Student blog: Where do we go from here?
Written and illustrated by Tamara Asidi (BA Illustration), Co-Founder and Co-Officer of the NUA Students Union BAME Society.
For the first time since being at NUA, I’m seeing Black and non-Black students work together to demand change against anti-Black racism both on a national and local level.
It’s wonderful seeing so many members of the NUA community standing in solidarity with victims of anti-Black police brutality. But as posts are being uploaded, petitions are being made and emails are being sent, I can’t help but feel frustrated.
As co-founder and co-officer of BAME Society, I’ve spent a lot of the last two years working to try to make changes at NUA.
As many have noted, there is a lack of representation of people of colour, let alone Black people, when it comes to teaching staff. My Co-Officer and I spent over a year going back and forth with the university to get funding to bring in lecturers of colour as it was important to us that they were paid for sharing their time and knowledge.
Eventually this led to the creation of the Creatives of Colour lecture series. In between this, we curated an NUA Library stand for Black History Month to bring Black artists, history and culture to the forefront, we spoke to Student Support about bringing in a Black mental health professional and had discussions with senior management about making systemic changes while also trying to run regular society meetings.
The majority of these were advertised around the campus, through the Students’ Union or on the BAME Society Instagram.
So you can imagine my surprise when I see people within the NUA community, who have never shown support or interest in our events or the changes we were making, suddenly become very vocal.
And that surprise turns into frustration because I keep finding myself asking the same question over and over again- where were you?
I’m seeing people within the NUA community call for more Black lecturers and lecturers of colour and yet they didn’t come to a single Creatives of Colour lecture. I’m seeing requests for our library to provide resources and yet that library stand was left relatively untouched.
I’m seeing people demand that senior management listen to calls for change and yet when we had an open meeting with the academic registrar, they didn’t show- and it goes on.
Yes, NUA has a lot to answer for when it comes to these issues. As an institution they have failed to make anti-racism a part of the culture and sadly it is being reflected by a lack of practical and consistent engagement by the NUA community.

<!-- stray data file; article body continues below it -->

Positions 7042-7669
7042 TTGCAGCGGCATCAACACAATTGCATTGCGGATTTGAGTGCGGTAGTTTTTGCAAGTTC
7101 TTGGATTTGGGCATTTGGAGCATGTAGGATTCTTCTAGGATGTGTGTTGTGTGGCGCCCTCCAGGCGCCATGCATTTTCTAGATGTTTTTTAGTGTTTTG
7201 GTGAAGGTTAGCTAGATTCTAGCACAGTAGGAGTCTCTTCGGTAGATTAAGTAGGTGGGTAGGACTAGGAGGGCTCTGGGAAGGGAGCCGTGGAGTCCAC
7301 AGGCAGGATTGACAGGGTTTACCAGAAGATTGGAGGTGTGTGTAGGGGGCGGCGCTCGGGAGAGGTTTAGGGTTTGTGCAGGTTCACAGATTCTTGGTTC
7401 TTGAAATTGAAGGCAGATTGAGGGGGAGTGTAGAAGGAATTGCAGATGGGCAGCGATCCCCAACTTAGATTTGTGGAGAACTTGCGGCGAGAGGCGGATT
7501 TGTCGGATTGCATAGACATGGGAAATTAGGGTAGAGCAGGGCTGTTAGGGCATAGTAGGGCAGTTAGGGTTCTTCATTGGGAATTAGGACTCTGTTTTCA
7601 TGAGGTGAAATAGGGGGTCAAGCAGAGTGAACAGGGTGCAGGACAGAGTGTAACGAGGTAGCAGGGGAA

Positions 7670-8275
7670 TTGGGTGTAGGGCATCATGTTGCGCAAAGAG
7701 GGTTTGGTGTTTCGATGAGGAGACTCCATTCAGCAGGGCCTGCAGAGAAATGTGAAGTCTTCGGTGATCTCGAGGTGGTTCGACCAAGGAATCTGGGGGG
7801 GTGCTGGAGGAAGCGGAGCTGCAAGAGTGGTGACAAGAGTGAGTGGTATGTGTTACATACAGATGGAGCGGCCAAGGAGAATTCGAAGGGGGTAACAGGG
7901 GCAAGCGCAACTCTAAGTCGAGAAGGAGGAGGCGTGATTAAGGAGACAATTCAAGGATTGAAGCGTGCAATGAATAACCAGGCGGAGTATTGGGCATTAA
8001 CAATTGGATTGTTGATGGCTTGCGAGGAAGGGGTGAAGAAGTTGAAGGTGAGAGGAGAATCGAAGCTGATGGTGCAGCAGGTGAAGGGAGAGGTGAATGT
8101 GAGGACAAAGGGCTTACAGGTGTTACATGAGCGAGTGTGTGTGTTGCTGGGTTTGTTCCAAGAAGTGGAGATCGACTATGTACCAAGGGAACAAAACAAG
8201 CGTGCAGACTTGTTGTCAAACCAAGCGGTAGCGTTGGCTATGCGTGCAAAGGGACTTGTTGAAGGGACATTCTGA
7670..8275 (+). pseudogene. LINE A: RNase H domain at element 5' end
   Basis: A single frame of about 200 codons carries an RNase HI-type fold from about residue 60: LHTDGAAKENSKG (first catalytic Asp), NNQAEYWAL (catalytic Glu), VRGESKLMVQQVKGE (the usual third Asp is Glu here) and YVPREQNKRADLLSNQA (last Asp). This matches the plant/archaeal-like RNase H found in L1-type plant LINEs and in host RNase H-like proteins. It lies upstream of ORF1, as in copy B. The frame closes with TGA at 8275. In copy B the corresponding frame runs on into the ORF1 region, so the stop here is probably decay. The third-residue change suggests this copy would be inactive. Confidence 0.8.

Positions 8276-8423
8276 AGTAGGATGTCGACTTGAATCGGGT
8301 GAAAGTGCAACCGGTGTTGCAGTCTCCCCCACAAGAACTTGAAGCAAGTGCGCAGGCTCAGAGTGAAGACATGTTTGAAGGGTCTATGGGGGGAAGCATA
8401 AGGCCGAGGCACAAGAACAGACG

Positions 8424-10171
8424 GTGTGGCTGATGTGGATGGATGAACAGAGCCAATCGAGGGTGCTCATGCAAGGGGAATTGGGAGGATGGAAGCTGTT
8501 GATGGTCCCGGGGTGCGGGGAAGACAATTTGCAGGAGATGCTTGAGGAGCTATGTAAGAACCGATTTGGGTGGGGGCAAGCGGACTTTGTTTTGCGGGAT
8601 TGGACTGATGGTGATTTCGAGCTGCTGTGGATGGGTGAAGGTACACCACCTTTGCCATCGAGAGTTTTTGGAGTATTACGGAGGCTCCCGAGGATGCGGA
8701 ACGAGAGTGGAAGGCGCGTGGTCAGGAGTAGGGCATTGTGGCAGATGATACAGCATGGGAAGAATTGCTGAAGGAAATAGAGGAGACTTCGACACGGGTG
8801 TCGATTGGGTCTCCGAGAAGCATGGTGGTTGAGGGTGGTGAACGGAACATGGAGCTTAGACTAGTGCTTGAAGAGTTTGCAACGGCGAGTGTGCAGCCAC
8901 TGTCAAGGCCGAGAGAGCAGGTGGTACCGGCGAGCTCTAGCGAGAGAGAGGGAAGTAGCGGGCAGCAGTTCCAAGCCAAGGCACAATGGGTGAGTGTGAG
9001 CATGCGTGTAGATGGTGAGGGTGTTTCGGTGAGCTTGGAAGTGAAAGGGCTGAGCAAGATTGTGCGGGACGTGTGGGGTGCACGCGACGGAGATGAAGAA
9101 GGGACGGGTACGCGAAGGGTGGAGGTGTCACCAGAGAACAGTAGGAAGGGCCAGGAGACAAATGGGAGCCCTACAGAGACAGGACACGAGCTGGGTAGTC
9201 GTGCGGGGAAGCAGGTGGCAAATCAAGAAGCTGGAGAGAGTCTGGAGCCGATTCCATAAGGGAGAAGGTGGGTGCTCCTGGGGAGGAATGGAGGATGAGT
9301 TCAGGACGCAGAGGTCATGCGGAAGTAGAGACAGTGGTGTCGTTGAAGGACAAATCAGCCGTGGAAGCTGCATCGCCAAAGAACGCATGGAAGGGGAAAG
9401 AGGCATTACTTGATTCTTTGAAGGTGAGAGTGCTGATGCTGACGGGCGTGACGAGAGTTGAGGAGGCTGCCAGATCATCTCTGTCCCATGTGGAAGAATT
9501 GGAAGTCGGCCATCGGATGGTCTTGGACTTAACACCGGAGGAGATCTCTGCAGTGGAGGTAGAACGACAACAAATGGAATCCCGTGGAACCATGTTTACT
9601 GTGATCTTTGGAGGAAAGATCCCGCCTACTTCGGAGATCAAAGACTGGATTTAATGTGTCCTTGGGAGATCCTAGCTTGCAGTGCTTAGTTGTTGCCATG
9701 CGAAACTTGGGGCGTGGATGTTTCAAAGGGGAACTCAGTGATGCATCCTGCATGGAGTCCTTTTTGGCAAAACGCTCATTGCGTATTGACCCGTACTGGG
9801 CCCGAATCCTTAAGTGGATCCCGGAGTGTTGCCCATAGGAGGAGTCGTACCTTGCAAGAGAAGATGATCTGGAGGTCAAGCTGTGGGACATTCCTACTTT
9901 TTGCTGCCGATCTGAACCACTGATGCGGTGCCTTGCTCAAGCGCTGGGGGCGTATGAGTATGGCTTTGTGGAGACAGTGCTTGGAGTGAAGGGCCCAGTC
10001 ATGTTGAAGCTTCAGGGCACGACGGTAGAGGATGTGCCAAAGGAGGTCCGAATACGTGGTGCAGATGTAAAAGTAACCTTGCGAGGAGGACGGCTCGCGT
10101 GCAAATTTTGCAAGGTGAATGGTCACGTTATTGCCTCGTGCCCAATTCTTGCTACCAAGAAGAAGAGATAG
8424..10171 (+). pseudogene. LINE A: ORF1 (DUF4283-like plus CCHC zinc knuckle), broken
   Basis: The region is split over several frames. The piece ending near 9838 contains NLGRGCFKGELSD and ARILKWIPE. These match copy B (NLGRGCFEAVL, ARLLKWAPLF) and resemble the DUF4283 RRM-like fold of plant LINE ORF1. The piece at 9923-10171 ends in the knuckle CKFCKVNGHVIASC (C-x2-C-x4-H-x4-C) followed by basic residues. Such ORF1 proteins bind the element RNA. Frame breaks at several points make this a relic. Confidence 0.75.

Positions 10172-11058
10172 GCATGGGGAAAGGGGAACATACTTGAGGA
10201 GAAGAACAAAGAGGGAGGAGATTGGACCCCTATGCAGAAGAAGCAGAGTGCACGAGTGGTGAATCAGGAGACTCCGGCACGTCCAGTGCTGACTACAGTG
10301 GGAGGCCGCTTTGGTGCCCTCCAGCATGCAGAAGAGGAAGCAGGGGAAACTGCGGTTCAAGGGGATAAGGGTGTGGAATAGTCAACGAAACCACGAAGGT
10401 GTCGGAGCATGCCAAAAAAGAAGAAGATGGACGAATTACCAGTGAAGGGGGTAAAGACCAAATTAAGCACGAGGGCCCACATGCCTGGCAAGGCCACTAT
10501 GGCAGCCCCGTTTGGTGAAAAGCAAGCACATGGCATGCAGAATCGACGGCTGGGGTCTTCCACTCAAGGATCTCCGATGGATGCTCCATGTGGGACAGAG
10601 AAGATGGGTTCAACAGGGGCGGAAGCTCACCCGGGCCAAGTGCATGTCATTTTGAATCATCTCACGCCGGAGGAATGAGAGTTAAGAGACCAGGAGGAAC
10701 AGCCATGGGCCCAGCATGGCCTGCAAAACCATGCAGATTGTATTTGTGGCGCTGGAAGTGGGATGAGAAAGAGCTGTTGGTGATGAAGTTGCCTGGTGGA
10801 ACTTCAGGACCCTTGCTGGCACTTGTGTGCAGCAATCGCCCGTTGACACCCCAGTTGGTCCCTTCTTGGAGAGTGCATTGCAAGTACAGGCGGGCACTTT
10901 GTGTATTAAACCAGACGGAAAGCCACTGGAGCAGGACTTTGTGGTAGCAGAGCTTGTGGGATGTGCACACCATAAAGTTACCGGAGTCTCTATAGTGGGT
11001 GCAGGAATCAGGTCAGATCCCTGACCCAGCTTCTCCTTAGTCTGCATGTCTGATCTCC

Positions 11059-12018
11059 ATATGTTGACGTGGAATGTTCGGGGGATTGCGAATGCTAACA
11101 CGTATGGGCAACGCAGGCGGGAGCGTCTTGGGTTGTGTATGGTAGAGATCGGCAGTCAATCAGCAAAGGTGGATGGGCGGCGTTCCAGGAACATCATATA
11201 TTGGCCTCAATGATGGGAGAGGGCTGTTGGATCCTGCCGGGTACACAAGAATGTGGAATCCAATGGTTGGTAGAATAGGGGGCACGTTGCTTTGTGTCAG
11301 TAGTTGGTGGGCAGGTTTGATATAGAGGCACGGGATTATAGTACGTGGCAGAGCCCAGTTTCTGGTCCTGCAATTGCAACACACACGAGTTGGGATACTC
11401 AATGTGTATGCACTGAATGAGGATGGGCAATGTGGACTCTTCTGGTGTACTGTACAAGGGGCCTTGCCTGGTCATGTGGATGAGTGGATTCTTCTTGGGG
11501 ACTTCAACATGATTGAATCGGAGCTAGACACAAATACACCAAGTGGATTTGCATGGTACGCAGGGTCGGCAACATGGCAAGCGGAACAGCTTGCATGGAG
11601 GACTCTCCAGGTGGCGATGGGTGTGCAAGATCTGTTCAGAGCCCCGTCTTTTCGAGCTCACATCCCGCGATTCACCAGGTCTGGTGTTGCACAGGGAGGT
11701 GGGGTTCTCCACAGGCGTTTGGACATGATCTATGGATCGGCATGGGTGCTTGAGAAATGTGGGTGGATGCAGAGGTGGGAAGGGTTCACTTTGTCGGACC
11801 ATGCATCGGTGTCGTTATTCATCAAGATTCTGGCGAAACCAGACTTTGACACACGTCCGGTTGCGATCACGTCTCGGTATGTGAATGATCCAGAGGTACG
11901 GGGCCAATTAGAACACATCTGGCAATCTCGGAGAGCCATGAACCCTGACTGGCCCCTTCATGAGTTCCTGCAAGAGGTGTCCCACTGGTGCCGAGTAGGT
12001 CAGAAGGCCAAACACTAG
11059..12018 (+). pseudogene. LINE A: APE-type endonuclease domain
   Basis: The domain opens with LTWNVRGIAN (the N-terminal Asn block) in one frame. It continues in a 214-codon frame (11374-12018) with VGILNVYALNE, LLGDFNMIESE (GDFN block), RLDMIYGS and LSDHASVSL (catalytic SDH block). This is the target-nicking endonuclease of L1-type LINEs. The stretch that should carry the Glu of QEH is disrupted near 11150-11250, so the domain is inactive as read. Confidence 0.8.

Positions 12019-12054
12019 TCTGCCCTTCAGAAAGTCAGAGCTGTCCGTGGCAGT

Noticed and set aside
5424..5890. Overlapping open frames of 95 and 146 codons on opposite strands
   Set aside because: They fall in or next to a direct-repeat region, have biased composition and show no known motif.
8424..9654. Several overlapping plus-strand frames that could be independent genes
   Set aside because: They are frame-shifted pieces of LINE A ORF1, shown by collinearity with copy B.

These were moments where we, as community members, could have shown that these issues mattered by showing up and engaging in numbers. I can’t help but feel let down by a community that will boldly claim to want these changes and want to support Black students but opportunities to show that support are met with silence.
It shouldn’t take the murder of an innocent Black man to spark engagement because solidarity is not just something you do when everyone is watching, when it’s trending or when somebody is killed. It is a commitment to show up and show out every time- no matter how big or small the act of support is. And it starts here, in the spaces we inhabit every day.
The lack of self-awareness coming from newly self-proclaimed anti-racists worries me because I’m wondering how long that spark will last and whether Black students will be left to shoulder the burden of dismantling racism yet again.
Students shouldn’t be taking on this burden at all but, as we’ve seen in the past few weeks, when we apply pressure collectively and amplify the voices of Black students, we get a response.
And this cycle of complacency followed by performative activism is not going to get us anywhere. Only starting to notice the way racism takes form in our university now is not something to pat yourself on the back for.
There are people who have been trying to make changes within our community long before it became news. Ask yourself why you weren’t aware of these efforts, ask yourself why you didn’t show support and then find ways to do better.
Imagine the difference that could have been made had we all been this engaged and this supportive of Black students consistently. Remember that this is not something that ends with an Instagram post and that we have to make continued efforts to uplift and support Black students in tangible ways- right here, right now.